People have been tightening their wallets following COVID-19 restrictions
By Kate Northrop
The UK National Lottery is taking a financial hit amidst the "growing economic uncertainty" that is leading players to hang on to spare change that might otherwise be spent on tickets.
Last week, the National Lottery announced that it is reporting its best-ever returns to good causes for the second consecutive year, despite seeing a significant dip in ticket sales.
For the second year running, the Lottery generated over £8 billion (US$9.53 billion) in revenue and this year raised £1.9 billion (US$2.26 billion) for good causes.
"Achieving National Lottery sales of over £8 billion two years in a row while maintaining very high levels of public participation — despite the challenging and changing external environment — proves that our strategy of offering great consumer choice in a safe and convenient way continues to be hugely successful," Camelot CEO Nigel Railton said in a press release. "It's also testament to the resilient, innovative and responsive business model that we've put in place over the last few years."
Despite the record-equaling finish for the fiscal year, instant games, the core product that makes up the majority of lottery sales, saw a £240 million (US$286.15 million) decline down to £3.44 billion (US$4.1 billion).
"This was largely down to greater competition for people's attention and spend after the lifting of Covid restrictions, followed by growing economic uncertainty over the latter part of the year," Camelot said.
Changing shopping habits and online sales of Instant Win Games, Camelot explained, kept scratch-off sales at pre-pandemic levels. The lottery operator had additionally introduced lower play and wallet load limits for potentially at-risk players to promote healthy play, which they said accounted for the decline.
Fewer big EuroMillions rollovers also meant fewer people buying scratch-off tickets as spontaneous purchases to add on to their draw game buys.
In the latter part of the year following the lift of COVID-19 restrictions, retailers saw less foot traffic and decreased shopper frequency as a result of "the cost of living crisis slowing down retail recovery as consumers tightened their belts."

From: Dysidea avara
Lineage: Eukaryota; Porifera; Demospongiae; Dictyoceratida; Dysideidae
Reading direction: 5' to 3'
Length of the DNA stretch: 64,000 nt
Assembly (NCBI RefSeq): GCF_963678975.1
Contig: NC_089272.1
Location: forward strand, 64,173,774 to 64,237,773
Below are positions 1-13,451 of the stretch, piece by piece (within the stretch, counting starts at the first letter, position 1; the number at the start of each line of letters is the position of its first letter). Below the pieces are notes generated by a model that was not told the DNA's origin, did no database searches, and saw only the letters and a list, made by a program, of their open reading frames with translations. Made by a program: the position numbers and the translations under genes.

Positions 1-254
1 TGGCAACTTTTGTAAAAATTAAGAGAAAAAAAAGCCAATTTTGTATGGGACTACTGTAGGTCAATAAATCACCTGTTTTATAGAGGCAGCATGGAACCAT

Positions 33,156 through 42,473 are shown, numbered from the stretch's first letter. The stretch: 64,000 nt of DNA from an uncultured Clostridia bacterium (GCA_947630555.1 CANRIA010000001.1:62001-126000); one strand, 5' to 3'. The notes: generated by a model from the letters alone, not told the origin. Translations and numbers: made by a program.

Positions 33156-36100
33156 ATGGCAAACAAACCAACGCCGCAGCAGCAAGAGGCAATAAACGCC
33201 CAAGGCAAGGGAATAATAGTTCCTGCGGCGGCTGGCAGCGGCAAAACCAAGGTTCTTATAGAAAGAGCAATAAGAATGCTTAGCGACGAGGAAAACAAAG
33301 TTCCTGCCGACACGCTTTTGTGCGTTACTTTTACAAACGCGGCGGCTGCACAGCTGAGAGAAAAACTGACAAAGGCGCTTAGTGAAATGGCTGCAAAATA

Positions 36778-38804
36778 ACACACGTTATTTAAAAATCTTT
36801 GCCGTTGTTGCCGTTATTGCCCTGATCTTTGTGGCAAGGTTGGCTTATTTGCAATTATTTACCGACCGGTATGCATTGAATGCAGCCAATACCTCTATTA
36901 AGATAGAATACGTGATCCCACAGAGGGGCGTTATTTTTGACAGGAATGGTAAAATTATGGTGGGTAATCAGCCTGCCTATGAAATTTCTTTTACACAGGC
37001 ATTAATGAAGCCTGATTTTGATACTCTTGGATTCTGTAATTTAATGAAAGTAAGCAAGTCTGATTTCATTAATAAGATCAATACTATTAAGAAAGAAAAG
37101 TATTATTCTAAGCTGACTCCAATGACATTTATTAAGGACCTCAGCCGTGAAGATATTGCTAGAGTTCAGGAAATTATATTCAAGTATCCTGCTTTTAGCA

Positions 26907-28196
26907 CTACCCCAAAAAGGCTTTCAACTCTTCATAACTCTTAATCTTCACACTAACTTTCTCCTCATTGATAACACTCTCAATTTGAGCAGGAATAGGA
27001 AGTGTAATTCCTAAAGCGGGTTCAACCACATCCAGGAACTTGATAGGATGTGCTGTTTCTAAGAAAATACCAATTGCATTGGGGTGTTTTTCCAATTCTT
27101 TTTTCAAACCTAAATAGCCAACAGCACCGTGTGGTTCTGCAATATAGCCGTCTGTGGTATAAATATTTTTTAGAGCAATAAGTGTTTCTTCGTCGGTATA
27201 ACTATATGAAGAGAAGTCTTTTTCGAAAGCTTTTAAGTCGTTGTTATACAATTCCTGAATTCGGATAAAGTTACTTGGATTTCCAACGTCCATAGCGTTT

The Lottery reports that retail, with a network 44,500 locations-strong, still reigns as the largest sales channel, making up nearly 60% of sales this year.
That's not stopping the National Lottery from looking at other non-traditional means of selling their products. Camelot recently partnered with Tesco, Asda, and Morrisons to offer a range of scratch-off games on their websites for home delivery or click and collect.
While digital sales channels are becoming ever-more relevant, scratch-off sales were not the only lottery product in Camelot's repertoire to take a hit. The Lottery found that, despite having a record number of people playing online between 2021 and 2022, this year's digital sales of £3.42 billion (US$4.07 billion) were £93 million (US$110.9 million) lower than last year. Mobile phones still continue to be the digital play method of choice for lottery players, with sales on smartphones and tablets accounting for 72% of all digital sales.
"My 1,000 Camelot colleagues and I are incredibly proud of what we've built: a strong, resilient business and a huge UK brand that brilliantly connects The National Lottery's unique purpose with play," Railton continued. "In the year ahead, we'll continue to invest and innovate to respond to the changing consumer environment because we all care deeply about the future of The National Lottery — and the vital difference that it continues to make to the whole of the UK."